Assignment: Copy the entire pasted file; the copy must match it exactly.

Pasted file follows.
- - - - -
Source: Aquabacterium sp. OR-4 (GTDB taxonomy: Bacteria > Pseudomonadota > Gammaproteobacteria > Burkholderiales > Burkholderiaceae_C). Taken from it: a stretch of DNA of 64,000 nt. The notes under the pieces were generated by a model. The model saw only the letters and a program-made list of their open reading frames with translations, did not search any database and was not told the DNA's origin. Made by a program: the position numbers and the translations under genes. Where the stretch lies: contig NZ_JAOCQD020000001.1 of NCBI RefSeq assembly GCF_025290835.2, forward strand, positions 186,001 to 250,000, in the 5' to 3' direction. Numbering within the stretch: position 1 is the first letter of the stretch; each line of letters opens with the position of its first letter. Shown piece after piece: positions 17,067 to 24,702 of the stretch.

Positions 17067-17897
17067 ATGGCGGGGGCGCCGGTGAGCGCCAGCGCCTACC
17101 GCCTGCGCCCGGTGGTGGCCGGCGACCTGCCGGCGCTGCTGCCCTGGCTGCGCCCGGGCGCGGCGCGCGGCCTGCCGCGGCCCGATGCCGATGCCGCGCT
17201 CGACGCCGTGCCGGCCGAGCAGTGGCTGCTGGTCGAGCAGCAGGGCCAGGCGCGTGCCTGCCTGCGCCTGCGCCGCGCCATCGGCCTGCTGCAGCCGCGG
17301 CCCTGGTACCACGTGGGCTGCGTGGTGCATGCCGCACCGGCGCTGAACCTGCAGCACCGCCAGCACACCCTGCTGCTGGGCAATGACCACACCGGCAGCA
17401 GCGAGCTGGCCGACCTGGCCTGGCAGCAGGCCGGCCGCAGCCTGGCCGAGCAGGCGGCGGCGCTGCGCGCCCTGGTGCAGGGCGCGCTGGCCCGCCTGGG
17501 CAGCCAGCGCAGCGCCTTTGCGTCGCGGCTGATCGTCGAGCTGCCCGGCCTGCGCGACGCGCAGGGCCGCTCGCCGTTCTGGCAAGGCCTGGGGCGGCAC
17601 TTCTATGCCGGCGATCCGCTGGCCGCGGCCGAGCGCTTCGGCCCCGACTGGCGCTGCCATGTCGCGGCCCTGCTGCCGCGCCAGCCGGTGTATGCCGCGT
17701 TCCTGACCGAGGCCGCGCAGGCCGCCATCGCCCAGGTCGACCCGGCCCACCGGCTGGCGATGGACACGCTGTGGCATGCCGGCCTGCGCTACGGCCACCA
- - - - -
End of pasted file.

Source: Aquabacterium sp. OR-4 (GTDB taxonomy: Bacteria > Pseudomonadota > Gammaproteobacteria > Burkholderiales > Burkholderiaceae_C). Taken from it: a stretch of DNA of 64,000 nt. The notes under the pieces were generated by a model. The model saw only the letters and a program-made list of their open reading frames with translations, did not search any database and was not told the DNA's origin. Made by a program: the position numbers and the translations under genes. Where the stretch lies: contig NZ_JAOCQD020000001.1 of NCBI RefSeq assembly GCF_025290835.2, forward strand, positions 186,001 to 250,000, in the 5' to 3' direction. Numbering within the stretch: position 1 is the first letter of the stretch; each line of letters opens with the position of its first letter. Shown piece after piece: positions 17,067 to 24,702 of the stretch.

Positions 17067-17897
17067 ATGGCGGGGGCGCCGGTGAGCGCCAGCGCCTACC
17101 GCCTGCGCCCGGTGGTGGCCGGCGACCTGCCGGCGCTGCTGCCCTGGCTGCGCCCGGGCGCGGCGCGCGGCCTGCCGCGGCCCGATGCCGATGCCGCGCT
17201 CGACGCCGTGCCGGCCGAGCAGTGGCTGCTGGTCGAGCAGCAGGGCCAGGCGCGTGCCTGCCTGCGCCTGCGCCGCGCCATCGGCCTGCTGCAGCCGCGG
17301 CCCTGGTACCACGTGGGCTGCGTGGTGCATGCCGCACCGGCGCTGAACCTGCAGCACCGCCAGCACACCCTGCTGCTGGGCAATGACCACACCGGCAGCA
17401 GCGAGCTGGCCGACCTGGCCTGGCAGCAGGCCGGCCGCAGCCTGGCCGAGCAGGCGGCGGCGCTGCGCGCCCTGGTGCAGGGCGCGCTGGCCCGCCTGGG
17501 CAGCCAGCGCAGCGCCTTTGCGTCGCGGCTGATCGTCGAGCTGCCCGGCCTGCGCGACGCGCAGGGCCGCTCGCCGTTCTGGCAAGGCCTGGGGCGGCAC
17601 TTCTATGCCGGCGATCCGCTGGCCGCGGCCGAGCGCTTCGGCCCCGACTGGCGCTGCCATGTCGCGGCCCTGCTGCCGCGCCAGCCGGTGTATGCCGCGT
17701 TCCTGACCGAGGCCGCGCAGGCCGCCATCGCCCAGGTCGACCCGGCCCACCGGCTGGCGATGGACACGCTGTGGCATGCCGGCCTGCGCTACGGCCACCA